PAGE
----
C Richardson conceived the collection of data-set B
Beryl De Souza
|1.||Hospital Episode Statistics Main procedures and interventions: summary 2008–2009. London: The NHS Information Centre for Health and Social Care, Year: 2009 See http://www.hesonline.nhs.uk.|
|2.||Simpson J,, Samaraweera AP,, Sara RK,, et al. Acute appendicitis – a benign disease?Ann R Coll Surg EnglYear: 2008;90:313–1618492396|
|3.||Soreide O,Appendicitis – a study of incidence, death rates and consumption of hospital resources. Postgrad Med JYear: 1984;60:341–56739391|
|4.||Sack U,, Biereder B,, Elouahidi T,, et al. Diagnostic value of blood inflammatory markers for detection of acute appendicitis in children. BMC SurgYear: 2006;6: 15.|
|5.||Terasawa T,, Blackmore CC,, Bent S,, et al. Systematic review: computed tomography and ultrasonography to detect acute appendicitis in adults and adolescents. Ann Intern MedYear: 2004;141:537–4615466771|
|6.||Colson M,, Skinner KA,, Dunnington G,High negative appendectomy rates are no longer acceptable. Am J SurgYear: 1997;174:723–26, discussion 726–7. 9409605|
|7.||Raja AS,, Wright C,, Sodickson AD,, et al. Negative appendectomy rate in the era of CT: an 18-year perspective. RadiologyYear: 2010;256:460–520529988|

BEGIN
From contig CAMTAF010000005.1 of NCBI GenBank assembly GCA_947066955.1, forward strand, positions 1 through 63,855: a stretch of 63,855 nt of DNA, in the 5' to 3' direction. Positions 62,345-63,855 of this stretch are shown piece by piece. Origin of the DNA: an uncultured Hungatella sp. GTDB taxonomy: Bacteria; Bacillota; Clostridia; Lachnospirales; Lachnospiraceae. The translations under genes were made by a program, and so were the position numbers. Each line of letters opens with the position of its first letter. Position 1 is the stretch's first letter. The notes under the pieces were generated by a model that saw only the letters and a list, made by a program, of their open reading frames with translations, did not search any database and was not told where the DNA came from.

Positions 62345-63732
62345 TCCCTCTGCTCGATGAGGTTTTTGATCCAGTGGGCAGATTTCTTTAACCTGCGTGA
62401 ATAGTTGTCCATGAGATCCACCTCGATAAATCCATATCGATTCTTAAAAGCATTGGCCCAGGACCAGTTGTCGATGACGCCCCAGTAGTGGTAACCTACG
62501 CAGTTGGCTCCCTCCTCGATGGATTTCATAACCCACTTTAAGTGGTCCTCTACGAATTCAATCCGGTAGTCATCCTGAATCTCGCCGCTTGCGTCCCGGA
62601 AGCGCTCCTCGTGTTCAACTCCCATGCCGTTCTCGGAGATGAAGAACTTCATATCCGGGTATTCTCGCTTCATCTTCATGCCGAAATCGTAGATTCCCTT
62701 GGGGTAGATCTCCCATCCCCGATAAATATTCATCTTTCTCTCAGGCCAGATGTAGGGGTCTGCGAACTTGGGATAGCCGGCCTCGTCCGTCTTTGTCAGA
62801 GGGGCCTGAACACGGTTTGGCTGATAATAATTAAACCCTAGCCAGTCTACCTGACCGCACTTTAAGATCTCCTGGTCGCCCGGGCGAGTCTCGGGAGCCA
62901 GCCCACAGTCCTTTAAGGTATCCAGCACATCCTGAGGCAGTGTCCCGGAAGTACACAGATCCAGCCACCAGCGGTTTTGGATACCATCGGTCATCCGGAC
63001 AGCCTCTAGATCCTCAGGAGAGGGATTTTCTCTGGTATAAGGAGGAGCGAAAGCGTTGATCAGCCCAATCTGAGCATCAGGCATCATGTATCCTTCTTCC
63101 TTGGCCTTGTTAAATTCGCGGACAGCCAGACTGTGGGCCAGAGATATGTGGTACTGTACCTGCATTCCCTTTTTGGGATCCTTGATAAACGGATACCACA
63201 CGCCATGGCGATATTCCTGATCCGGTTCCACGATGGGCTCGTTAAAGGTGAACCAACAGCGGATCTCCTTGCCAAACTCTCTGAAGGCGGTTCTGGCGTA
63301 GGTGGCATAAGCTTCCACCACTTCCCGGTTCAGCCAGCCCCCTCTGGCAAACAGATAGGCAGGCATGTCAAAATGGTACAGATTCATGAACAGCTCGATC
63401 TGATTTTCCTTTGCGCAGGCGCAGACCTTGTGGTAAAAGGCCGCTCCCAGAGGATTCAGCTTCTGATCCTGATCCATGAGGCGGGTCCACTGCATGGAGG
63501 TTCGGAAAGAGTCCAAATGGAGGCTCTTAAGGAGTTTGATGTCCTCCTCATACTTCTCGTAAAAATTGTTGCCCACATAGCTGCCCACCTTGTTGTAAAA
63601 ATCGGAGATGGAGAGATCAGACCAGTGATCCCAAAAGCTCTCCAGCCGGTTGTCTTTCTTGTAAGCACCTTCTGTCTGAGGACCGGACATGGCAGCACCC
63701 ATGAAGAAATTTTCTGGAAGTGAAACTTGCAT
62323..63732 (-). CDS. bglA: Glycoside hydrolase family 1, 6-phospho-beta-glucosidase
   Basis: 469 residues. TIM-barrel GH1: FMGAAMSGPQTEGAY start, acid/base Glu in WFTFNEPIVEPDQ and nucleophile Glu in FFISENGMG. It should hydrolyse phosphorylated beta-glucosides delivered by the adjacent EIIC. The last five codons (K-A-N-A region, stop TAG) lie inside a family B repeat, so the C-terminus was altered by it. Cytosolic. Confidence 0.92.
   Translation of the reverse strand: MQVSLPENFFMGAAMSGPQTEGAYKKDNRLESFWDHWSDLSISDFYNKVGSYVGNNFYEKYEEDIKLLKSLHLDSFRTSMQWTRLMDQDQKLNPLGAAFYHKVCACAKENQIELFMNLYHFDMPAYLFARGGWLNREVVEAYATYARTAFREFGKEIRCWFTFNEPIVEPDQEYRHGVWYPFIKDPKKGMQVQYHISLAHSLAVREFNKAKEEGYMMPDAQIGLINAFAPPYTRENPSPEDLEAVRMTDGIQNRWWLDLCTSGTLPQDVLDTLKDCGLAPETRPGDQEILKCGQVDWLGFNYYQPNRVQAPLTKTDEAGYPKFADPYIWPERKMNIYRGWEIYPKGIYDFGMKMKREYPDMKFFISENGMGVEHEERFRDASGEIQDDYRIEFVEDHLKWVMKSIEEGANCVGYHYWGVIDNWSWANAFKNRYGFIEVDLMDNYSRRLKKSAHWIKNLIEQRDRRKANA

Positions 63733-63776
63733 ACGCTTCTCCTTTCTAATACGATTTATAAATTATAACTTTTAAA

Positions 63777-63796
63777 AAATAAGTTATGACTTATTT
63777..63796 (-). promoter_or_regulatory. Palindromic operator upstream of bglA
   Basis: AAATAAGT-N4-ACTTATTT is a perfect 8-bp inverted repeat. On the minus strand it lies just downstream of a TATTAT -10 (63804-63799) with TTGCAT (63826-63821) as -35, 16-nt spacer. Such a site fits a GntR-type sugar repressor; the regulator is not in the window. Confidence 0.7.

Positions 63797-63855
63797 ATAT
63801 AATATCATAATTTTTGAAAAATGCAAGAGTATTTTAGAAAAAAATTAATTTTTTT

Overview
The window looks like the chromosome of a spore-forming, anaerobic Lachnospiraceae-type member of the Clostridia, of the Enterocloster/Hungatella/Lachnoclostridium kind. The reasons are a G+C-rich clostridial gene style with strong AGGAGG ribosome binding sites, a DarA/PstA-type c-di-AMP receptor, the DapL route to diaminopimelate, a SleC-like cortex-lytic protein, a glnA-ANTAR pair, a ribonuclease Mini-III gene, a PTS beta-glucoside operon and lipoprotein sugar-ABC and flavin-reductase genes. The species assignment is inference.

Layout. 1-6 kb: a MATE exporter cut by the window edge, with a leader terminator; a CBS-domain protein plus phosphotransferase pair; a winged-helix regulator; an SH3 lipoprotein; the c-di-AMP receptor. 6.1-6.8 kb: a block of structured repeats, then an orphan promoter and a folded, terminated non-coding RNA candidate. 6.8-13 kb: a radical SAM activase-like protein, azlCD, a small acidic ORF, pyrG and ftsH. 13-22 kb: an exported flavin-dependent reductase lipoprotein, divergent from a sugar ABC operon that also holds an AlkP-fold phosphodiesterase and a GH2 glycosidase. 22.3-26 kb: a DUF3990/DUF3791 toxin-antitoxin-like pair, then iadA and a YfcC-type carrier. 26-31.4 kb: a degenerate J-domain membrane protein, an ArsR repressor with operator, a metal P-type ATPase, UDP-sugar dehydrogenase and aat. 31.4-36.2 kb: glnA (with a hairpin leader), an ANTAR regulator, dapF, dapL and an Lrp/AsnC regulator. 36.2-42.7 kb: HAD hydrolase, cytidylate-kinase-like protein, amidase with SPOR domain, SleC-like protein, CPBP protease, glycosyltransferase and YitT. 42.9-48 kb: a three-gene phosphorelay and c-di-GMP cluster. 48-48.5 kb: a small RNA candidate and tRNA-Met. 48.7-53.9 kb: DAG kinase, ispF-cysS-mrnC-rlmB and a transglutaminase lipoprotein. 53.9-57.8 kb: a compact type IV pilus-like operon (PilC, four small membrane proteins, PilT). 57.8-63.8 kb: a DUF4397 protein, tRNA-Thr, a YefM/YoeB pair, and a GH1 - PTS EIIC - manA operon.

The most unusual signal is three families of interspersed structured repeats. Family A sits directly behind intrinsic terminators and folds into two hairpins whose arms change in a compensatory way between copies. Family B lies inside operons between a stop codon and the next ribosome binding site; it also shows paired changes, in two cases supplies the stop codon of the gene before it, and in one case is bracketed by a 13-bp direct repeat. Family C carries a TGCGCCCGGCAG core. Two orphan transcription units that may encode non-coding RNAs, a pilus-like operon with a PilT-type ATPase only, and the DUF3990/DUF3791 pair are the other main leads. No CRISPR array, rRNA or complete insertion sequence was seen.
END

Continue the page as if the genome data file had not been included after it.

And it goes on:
|8.||Macklin CP,, Radcliffe GS,, Merei JM,, et al. A prospective evaluation of the modified Alvarado score for acute appendicitis in children. Ann R Coll Surg EnglYear: 1997;79:203–59196342|
|9.||Alvarado A,A practical score for the early diagnosis of acute appendicitis. Ann Emerg MedYear: 1986;15:557–643963537|
|10.||Owen TD,, Williams H,, Stiff G,, et al. Evaluation of the Alvarado score in acute appendicitis. J R Soc MedYear: 1992;85:87–81489366|
|11.||Andersson RE,Meta-analysis of the clinical and laboratory diagnosis of appendicitis. Br J SurgYear: 2004;91:28–3714716790|
|12.||Sengupta A,, Bax G,, Paterson-Brown S,White cell count and C-reactive protein measurement in patients with possible appendicitis. Ann R Coll Surg EnglYear: 2009;91:113–1519102827|
|13.||Guzman FC,Acute appendicitis and the leucocyte count. Philipp J SurgYear: 1947;2:235–918905999|
|14.||Hallan S,, Asberg A,The accuracy of C-reactive protein in diagnosing acute appendicitis – a meta-analysis. Scand J Clin Lab InvestYear: 1997;57:373–809279962|
|15.||Birchley D,Patients with clinical acute appendicitis should have pre-operative full blood count and C-reactive protein assays. Ann R Coll Surg EnglYear: 2006;88:27–3216460636|
|16.||Dueholm S,, Bagi P,, Bud M,Laboratory aid in the diagnosis of acute appendicitis. A blinded, prospective trial concerning diagnostic value of leukocyte count, neutrophil differential count, and C-reactive protein. Dis Colon RectumYear: 1989;32:855–92676422|
|17.||Guller U,, Rosella L,, McCall J,, et al. Negative appendicectomy and perforation rates in patients undergoing laparoscopic surgery for suspected appendicitis. Br J SurgYear: 2011 Jan 24; doi: 10.1002/bjs.7395.|